Reverse an overdose. Save a life.
What is naloxone
Naloxone, generally known by the brand name Narcan®, is a lifesaving medication that can reverse an opioid overdose in just minutes. It usually takes effect very quickly to restore a normal respiratory rate to a person whose breathing has slowed or stopped as a result of an overdose. First responders, law enforcement officers, and school nurses aren’t the only individuals who should carry naloxone. If you use opioids or you have friends or family who use opioids, you should consider getting naloxone and having a plan of action — and notifying family and friends where you are storing naloxone — so everyone knows what to do in the case of an overdose emergency.
Naloxone should be given only to someone experiencing an opioid overdose. Overdose most often occurs when people take a large or increased amount of opioids, mix opioids with alcohol or other drugs, or have had recent changes in tolerance levels.
Create a plan of action so everyone knows the steps to follow in case of an emergency overdose situation. Notify family and friends where you plan to store naloxone so they can easily access the kit in case of an emergency.
“My Partner and I saved a life through the use of Narcan. Three years later we met him in person. He was thankful and proud to say he was drug free. He is now helping others fight addiction. Helping save the life of one person has a pay it forward effect that is rewarding”
“Where there's life, there's hope. Naloxone saves lives. It gives people hope for treatment, recovery and a life filled with goodness. Administering naloxone to a loved one let’s them know WE won’t give up!”
Where to get naloxone
Naloxone can be purchased, without a prescription, at participating pharmacies throughout Delaware. It is also available at statewide distribution and training events.
Naloxone is available at these participating pharmacies:
- CVS Pharmacy locations (including those located inside Target stores)
- Walmart and Sam’s Club store locations in Delaware
- Giant Pharmacy locations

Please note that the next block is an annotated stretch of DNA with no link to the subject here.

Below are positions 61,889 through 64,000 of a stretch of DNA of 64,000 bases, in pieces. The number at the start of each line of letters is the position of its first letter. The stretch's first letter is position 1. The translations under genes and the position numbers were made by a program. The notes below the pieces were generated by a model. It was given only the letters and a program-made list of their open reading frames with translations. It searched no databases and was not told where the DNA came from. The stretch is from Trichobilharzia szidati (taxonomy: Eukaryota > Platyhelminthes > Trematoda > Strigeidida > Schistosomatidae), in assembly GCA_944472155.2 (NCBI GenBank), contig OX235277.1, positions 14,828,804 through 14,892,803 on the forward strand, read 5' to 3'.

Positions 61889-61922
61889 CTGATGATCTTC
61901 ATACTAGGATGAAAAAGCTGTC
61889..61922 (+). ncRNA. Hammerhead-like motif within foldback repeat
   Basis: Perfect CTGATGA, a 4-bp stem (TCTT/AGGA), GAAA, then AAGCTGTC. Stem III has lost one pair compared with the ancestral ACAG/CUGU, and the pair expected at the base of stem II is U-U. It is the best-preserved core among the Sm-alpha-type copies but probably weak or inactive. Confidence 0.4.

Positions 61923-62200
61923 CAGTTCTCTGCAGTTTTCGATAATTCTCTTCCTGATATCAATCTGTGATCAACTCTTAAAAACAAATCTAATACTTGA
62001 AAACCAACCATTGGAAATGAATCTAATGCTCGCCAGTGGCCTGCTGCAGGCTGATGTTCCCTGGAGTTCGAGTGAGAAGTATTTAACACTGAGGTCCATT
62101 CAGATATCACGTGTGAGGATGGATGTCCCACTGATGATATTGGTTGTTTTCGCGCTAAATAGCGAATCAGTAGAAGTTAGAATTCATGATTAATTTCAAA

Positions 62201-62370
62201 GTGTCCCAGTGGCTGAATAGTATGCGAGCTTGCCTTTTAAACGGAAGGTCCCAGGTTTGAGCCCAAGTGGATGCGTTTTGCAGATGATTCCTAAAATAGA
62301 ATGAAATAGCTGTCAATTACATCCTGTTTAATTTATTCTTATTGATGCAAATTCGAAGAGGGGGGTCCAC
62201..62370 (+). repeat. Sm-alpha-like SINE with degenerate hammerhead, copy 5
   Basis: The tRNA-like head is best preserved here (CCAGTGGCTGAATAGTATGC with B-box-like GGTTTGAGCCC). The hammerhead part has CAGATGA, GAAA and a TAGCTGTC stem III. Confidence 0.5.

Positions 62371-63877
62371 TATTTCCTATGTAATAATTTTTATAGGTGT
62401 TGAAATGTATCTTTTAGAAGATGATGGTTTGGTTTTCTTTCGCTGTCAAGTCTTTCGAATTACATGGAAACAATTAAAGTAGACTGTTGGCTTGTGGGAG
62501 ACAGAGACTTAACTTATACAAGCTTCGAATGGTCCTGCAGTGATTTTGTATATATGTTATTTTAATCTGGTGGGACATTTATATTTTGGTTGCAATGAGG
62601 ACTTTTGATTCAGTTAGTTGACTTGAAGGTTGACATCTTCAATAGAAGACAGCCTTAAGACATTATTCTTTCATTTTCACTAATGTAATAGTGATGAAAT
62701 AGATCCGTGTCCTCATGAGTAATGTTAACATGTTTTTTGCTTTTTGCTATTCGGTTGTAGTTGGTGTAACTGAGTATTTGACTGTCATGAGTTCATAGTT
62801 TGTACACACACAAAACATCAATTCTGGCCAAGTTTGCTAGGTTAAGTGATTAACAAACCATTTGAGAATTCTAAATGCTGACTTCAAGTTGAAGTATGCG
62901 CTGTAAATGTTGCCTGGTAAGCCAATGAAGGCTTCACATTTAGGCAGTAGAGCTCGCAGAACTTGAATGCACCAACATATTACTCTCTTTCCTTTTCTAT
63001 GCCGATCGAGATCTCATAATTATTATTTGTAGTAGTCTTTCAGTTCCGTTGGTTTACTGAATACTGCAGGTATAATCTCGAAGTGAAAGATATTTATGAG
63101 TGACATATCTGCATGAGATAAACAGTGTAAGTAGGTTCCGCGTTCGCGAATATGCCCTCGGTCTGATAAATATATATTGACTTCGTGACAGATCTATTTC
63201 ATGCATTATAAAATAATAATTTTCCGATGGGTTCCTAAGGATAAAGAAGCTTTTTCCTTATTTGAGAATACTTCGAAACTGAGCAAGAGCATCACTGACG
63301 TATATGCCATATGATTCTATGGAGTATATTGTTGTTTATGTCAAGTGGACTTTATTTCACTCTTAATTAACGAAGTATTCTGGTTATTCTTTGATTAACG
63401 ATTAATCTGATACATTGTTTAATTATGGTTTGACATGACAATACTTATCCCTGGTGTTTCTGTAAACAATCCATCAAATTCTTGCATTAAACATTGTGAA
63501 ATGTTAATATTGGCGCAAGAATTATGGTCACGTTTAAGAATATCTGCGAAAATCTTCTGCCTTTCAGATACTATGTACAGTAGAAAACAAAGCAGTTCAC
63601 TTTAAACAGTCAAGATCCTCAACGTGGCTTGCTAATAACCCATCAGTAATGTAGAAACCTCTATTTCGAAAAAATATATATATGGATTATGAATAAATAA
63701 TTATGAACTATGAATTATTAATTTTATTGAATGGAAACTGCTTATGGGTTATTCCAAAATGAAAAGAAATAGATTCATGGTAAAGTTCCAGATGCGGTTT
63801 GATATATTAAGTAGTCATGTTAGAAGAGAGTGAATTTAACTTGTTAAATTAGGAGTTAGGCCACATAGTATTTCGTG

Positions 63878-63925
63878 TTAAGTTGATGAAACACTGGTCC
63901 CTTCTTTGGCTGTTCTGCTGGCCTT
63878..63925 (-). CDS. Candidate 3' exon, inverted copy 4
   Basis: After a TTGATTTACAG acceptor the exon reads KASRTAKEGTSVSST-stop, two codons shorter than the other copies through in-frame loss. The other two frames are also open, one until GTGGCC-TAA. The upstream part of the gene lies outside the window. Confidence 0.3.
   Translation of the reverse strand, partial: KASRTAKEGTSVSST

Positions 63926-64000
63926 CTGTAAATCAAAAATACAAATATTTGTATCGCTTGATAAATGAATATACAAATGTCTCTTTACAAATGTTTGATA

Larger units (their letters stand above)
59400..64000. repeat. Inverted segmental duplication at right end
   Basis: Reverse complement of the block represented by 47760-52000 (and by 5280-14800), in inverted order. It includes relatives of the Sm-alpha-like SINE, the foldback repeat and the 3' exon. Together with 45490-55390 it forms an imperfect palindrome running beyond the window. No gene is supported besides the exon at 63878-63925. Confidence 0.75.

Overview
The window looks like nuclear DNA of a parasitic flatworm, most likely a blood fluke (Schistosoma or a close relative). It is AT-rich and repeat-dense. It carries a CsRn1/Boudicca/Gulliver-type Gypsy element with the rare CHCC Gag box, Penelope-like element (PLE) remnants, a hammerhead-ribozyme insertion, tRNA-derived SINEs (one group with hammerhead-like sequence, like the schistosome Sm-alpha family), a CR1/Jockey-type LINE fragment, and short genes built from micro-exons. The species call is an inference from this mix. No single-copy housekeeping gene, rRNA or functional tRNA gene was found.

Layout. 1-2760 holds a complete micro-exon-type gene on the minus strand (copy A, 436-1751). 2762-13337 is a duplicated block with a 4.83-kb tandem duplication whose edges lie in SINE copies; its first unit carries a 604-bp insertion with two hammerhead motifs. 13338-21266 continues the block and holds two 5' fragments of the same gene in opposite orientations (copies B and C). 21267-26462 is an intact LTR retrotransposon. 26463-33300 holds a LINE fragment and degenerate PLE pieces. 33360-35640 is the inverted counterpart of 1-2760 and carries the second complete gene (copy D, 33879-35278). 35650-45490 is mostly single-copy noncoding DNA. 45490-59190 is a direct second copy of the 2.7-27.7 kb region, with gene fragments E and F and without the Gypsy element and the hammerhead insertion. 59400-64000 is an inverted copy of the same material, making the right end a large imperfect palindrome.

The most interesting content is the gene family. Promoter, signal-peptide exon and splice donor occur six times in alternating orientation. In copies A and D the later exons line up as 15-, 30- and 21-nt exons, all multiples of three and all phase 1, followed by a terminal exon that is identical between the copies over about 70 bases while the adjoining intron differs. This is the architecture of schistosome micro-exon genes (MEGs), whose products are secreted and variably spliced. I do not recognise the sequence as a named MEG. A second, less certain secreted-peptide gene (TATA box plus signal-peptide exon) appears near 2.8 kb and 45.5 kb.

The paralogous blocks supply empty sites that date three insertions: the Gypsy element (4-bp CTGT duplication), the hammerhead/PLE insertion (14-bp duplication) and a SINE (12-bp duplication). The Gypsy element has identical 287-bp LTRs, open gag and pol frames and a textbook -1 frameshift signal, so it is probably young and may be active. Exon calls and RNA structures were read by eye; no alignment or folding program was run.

- Walgreens Pharmacy locations
- Acme and Safeway Pharmacy locations
- Rite Aid Pharmacy locations
- ShopRite Pharmacy locations
- Shayona Pharmacy—Delmar
- Greenhill Pharmacy locations
Before purchasing naloxone you will be required to be trained in how to use it either in person at the pharmacy or by viewing this instructional video.
If your pharmacy would like to participate, please see more information here .
Naloxone Distribution and Training Events
Special events are also held throughout the state, where naloxone is distributed and on-the-spot naloxone training, overdose rescue information, and other resources are available.
How to administer naloxone
There are several ways you can get training on how to administer naloxone to reverse an overdose:
Pharmacies that dispense naloxone provide on-the-spot training by a licensed pharmacist.
Community training opportunities
If you or someone you know is struggling with an opioid addiction, you can attend free training sessions throughout the state to learn how to use naloxone to prevent a potential overdose.
The following are approved training agencies in Delaware. Contact the agencies for more information on trainings available in your area.
|Brandywine Counseling and Community Services||302-656-2348||Website|
|Hero Help Program||302-395-2811||Website|
|New Castle City Police Department||302-322-9800||Website|
|Recovery Centers of America||844-862-3463||Website|
OpiRescue Delaware — Free App
OpiRescue Delaware is a free overdose rescue application that provides:
- Step-by-step instructions to reverse an opioid overdose
- Resources for family and friends
There are three FDA-approved forms of naloxone: NARCAN® Nasal Spray, EVZIO Auto-Injector, and a Nasal Kit with Atomizer.
Symptoms of an overdose
- Abnormal pupil size
- Delusional or paranoid behavior
- Difficulty breathing
- Drowsiness or unconsciousness
- Nausea and vomiting
- Loud or erratic snoring
- Weak pulse
- Ashen or blue skin
- Nonreactive pupils (pupils that do not change size when exposed to light)
- Staggering or unsteady walk
- Sweating or extremely dry, hot skin
- Tremors or muscle spasms
- Violent or aggressive behavior
Syringe Exchange Program
Used syringes can be exchanged for sterile ones at mobile locations throughout the state. Test strips, which detect whether or not drugs are laced with fentanyl, are also available — fentanyl was linked to 29 percent of overdose deaths in 2017.
Online continuing education on safe and effective opioid prescribing for chronic pain is available for pharmacists, accredited by the Boston University School of Medicine. See the Health Care Providers section of HelpIsHereDE.com for other CME opportunities available in Delaware.